The content of the “cells” will be the SUM of gift amounts for each ID and fiscal year. The result will look like this:

fig3

Useful, eh? PIVOT does have some limitations, which I will discuss later. Let’s press on. We’re definitely getting close to realizing our goal. Now we just need to have one other aggregation (total giving by donor) appear on the same line. The problem, noted earlier, is that to SUM on giving by ID only, we are forced to leave out all other columns, in this case the fiscal year code. The SQL for giving by donor looks like this:

SELECT GIFTS.ID,
 SUM ( GIFTS.GIFT_AMT ) AS GIVING_TOTAL

 FROM
 GIFTS

 WHERE 
 GIFTS.FISC_YR_CODE IN ('FY11', 'FY12', 'FY13')

 GROUP BY
 GIFTS.ID

Clearly we need not one but two queries, the first to get total giving by donor, and the second to get giving by ID and year (pivoted), and then join the two result sets as if they were tables. Normally this would call for creating temporary tables in the database to store the results for further querying, but data analysts are not DBAs: We may not have sufficient permissions to perform this operation on the database. (As far as I am aware, by default Tableau disallows table creation, perhaps to reassure database admins?)

Fortunately there is a solution. It’s not well-known — my fat Oracle 11g SQL reference book doesn’t even mention it — so you’ll need to do some online searches to find out more. Introducing … the WITH clause!

It works like this. Each WITH clause contains a SELECT statement that returns a result set that behaves like a temporary table, and which can be referenced in other SELECT statements. This example uses two clauses, aliased as ‘total_giving’ and ‘yearly_giving’. A final SELECT statement joins the two as if they were tables.

WITH
 total_giving AS
 (

SELECT GIFTS.ID,
 SUM ( GIFTS.GIFT_AMT ) AS GIVING_TOTAL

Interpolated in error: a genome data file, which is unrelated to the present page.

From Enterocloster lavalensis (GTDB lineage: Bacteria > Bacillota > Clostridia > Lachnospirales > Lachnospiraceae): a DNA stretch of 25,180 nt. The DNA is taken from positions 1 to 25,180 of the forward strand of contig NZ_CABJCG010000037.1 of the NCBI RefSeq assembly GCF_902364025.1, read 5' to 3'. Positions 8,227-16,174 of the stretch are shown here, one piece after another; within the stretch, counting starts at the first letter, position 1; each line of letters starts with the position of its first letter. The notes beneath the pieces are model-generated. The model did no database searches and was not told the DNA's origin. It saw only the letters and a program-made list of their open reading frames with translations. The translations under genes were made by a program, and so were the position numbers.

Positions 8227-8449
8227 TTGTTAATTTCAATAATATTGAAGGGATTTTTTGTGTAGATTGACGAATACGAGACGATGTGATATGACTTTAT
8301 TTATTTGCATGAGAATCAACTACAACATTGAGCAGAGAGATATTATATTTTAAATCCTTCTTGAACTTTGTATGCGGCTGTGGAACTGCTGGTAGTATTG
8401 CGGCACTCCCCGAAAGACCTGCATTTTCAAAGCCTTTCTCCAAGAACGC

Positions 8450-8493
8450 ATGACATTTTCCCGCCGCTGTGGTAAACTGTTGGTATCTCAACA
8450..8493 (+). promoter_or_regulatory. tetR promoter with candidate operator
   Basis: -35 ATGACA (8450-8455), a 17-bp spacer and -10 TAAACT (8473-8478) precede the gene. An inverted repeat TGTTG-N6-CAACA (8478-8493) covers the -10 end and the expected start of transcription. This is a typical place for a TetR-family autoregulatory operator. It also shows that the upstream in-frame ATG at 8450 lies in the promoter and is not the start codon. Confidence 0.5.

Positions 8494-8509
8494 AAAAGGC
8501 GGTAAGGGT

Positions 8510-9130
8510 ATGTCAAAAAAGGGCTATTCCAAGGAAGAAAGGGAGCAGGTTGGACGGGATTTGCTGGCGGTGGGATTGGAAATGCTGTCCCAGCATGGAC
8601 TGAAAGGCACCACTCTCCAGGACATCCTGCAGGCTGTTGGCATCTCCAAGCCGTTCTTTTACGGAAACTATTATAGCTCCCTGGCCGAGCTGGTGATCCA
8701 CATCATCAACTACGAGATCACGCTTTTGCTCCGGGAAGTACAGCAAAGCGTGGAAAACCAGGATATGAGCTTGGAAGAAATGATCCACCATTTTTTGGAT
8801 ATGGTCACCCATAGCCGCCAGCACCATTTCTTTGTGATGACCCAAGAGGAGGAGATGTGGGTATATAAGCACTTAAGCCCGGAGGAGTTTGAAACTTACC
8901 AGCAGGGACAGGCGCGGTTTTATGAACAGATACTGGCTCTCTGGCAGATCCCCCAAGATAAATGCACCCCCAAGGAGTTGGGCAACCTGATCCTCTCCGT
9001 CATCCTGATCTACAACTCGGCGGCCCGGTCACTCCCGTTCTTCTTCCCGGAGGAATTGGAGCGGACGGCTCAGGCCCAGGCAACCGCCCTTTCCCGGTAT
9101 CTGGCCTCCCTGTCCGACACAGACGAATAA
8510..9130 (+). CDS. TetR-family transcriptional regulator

FROM
 GIFTS

 WHERE 
 GIFTS.FISC_YR_CODE IN ('FY11', 'FY12', 'FY13')

 GROUP BY
 GIFTS.ID

 ),

 yearly_giving AS
 (

SELECT *

 FROM (

  SELECT GIFTS.ID,
  GIFTS.GIFT_AMT,
  GIFTS.FISC_YR_CODE

  FROM
  GIFTS

  WHERE 
  GIFTS.FISC_YR_CODE IN ('FY11', 'FY12', 'FY13')

  GROUP BY
  GIFTS.ID,
  GIFTS.FISC_YR_CODE

 )

PIVOT (
  SUM ( GIFT_AMT ) AS year FOR (FISC_YR_CODE)
  IN ('FY11' AS FY11, 'FY12' AS FY12, 'FY13' AS FY13)
  )
 )

SELECT
 total_giving.ID,
 total_giving.GIVING_TOTAL,
 yearly_giving.FY11_YEAR,
 yearly_giving.FY12_YEAR,
 yearly_giving.FY13_YEAR

 FROM
 total_giving,
 yearly_giving

 WHERE
 total_giving.ID = yearly_giving.ID

You can accomplish what I’ve done in this example without using the WITH clause, but as an SQL statement gets more complex, it gets harder to read. As far as I know, you can use as many WITH clauses as you like, allowing you to build complex queries while preserving the neat organization and therefore readability of the SQL statement. Readability is important when you must modify or debug the statement weeks later. Oracle error messages are maddeningly uninformative!

I encourage you to research WITH and PIVOT on your own, but here are a few pointers:

  • Type ‘WITH’ only once. Multiple WITH clauses are separated by a comma. (No comma following the last clause.)
  • A WITH clause can reference any previously-defined WITH clause as if it were an already-existing table. Very useful.
  • When using PIVOT, notice that we must specify all the categories in the pivot (fiscal year code, in this case). Unfortunately, PIVOT is not capable of dynamically pivoting whatever data it happens to find. This is just the way SQL works. If you want to pivot data without knowing in advance what the categories are, you may have to use a true programming language. I use Python, but that is not always an option.
  • You can use any aggregation you like in the PIVOT — COUNT, SUM, MAX, etc.
  • Don’t include the schema and table names in the identifiers named in PIVOT, or you will get an error.

I hope this has been of some help. The nuts and bolts of pulling data for analysis may not be the sexiest part of a data analyst’s job, but brushing up on these skills (whatever your database system is) will pay off in the long run.